This isn’t Halloween, this isn’t Halloween, Halloween, Halloween…at least this isn’t Halloween how it was years and years ago.

Originally Halloween was called Samhain (pronunciation and practices vary), and is still called that today by practicing Pagans. Samhain was a holiday the ancient Celts celebrated before their New Year (November 1st) by lighting bonfires, wearing costumes made of dead animals to ward off evil spirits and ghosts that may hinder their longevity during winter. This was their custom until the conquest of Great Britain by the Roman Empire.

The Romans celebrated All Martyrs Day on May 13th to honor all Christian martyrs. When the Romans occupied the Celtic lands, they changed the date to November 1st (the Celtic New Year) and renamed the festival All Souls Day. The names of both All Souls Day and Samhain underwent a metamorphosis. All Souls Day became Alholowmesse (All Saints Day) or All-hallowmas, and Samhain became All-Hallows Eve which we now call Halloween. Today Halloween or Samhain is on October 31 and All Saints Day is November 1.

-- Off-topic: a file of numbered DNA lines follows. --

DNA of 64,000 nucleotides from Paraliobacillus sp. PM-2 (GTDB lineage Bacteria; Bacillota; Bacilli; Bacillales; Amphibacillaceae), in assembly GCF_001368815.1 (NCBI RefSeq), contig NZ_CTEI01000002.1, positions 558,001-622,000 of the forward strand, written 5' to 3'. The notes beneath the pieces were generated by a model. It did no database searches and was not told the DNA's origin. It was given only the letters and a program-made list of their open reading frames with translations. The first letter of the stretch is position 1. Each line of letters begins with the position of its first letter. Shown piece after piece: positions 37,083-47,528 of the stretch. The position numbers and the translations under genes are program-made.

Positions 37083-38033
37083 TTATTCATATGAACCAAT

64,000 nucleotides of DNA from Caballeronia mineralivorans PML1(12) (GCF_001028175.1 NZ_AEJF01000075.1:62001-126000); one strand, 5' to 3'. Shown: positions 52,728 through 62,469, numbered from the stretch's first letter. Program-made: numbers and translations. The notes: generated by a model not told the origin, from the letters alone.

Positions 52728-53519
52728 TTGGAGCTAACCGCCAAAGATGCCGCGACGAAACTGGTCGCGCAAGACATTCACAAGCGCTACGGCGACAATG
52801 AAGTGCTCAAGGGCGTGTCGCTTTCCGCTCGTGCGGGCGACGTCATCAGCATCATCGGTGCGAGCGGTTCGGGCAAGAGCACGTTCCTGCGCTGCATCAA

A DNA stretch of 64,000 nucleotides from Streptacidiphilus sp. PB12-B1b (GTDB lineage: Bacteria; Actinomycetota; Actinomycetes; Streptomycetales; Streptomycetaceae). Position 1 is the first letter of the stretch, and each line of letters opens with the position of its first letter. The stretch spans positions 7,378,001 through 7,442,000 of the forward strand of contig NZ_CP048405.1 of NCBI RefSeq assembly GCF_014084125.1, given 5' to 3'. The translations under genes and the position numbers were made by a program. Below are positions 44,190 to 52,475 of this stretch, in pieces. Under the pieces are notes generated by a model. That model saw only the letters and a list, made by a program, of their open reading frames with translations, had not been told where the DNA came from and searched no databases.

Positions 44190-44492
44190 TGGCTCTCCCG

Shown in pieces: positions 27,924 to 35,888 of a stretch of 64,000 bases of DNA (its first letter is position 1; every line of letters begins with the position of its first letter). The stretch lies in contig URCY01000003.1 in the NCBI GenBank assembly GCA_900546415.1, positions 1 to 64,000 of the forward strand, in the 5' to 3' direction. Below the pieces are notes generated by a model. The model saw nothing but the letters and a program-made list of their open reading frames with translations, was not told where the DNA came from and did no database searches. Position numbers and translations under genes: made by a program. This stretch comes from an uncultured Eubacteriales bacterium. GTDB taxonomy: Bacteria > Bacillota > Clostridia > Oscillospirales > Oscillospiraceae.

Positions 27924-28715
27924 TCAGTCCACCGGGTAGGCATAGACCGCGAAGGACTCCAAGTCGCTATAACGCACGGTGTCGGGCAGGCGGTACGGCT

When Halloween came to America it wasn’t widely celebrated, in fact the Southern colonies were more likely to celebrate than the colonies north of Maryland due to religious beliefs. The first versions of American Halloween were developed between the Colonists and the Native Americans. They would celebrate the harvest, tell ghost stories, tell fortunes, sing and dance. It wasn’t until the flood of immigrants in the mid-1800’s that Halloween became a national event.

Halloween today is known for the trick-or-treat activity which could have originated back to the All Souls Day parade from England. Poor people would beg for money and food which was usually a “soul cake” (get the recipe here) which would be given to spirits of the dead, or to the poor people who would in turn pray for the deceased family members.

Halloween went through a couple more variations from secular to more community based. Now we celebrate using some of the same traditions from thousands of years ago, but may not understand why. Remember no matter what you call it, Halloween, All Hallows Eve, Samhain, it’s a holiday drenched in history and tradition and to celebrate it, is a treat of its own.